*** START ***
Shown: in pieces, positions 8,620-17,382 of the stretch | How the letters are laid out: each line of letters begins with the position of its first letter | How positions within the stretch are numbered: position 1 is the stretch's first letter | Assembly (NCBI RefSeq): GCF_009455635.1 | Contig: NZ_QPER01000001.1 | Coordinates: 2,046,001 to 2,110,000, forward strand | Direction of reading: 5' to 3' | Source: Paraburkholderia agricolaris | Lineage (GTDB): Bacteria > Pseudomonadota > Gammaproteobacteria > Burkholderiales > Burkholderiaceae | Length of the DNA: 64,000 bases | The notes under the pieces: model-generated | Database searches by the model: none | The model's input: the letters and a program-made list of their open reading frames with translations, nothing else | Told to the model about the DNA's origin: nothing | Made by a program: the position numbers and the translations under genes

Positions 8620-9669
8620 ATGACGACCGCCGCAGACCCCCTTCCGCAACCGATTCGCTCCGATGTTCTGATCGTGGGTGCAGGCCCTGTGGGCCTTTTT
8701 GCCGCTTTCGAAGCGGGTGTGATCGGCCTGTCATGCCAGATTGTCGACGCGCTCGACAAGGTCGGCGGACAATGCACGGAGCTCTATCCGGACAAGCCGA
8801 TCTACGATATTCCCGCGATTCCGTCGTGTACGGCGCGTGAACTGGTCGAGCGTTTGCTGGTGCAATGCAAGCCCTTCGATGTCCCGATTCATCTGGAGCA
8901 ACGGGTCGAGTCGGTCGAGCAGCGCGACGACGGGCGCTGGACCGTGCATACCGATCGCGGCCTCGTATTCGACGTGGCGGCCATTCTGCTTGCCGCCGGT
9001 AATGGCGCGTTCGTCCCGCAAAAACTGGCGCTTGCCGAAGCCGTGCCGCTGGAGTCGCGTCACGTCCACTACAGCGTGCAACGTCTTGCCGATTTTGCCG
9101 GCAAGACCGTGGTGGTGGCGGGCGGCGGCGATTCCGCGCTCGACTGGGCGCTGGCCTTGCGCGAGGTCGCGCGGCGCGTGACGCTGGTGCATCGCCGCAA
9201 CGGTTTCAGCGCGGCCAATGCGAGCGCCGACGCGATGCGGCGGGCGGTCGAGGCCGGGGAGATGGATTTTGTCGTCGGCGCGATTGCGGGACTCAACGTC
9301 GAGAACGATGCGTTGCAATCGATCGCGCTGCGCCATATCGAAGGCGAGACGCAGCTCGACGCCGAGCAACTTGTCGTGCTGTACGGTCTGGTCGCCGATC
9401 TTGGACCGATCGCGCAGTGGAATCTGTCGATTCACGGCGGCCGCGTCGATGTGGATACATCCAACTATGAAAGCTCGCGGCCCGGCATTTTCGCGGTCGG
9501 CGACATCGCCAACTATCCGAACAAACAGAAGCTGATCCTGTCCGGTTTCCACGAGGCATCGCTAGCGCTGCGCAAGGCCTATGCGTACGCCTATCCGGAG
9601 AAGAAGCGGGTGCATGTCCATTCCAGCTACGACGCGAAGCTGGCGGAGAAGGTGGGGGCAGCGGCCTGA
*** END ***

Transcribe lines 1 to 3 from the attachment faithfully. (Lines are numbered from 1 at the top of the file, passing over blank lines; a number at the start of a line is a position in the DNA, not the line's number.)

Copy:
Shown: in pieces, positions 8,620-17,382 of the stretch | How the letters are laid out: each line of letters begins with the position of its first letter | How positions within the stretch are numbered: position 1 is the stretch's first letter | Assembly (NCBI RefSeq): GCF_009455635.1 | Contig: NZ_QPER01000001.1 | Coordinates: 2,046,001 to 2,110,000, forward strand | Direction of reading: 5' to 3' | Source: Paraburkholderia agricolaris | Lineage (GTDB): Bacteria > Pseudomonadota > Gammaproteobacteria > Burkholderiales > Burkholderiaceae | Length of the DNA: 64,000 bases | The notes under the pieces: model-generated | Database searches by the model: none | The model's input: the letters and a program-made list of their open reading frames with translations, nothing else | Told to the model about the DNA's origin: nothing | Made by a program: the position numbers and the translations under genes

Positions 8620-9669
8620 ATGACGACCGCCGCAGACCCCCTTCCGCAACCGATTCGCTCCGATGTTCTGATCGTGGGTGCAGGCCCTGTGGGCCTTTTT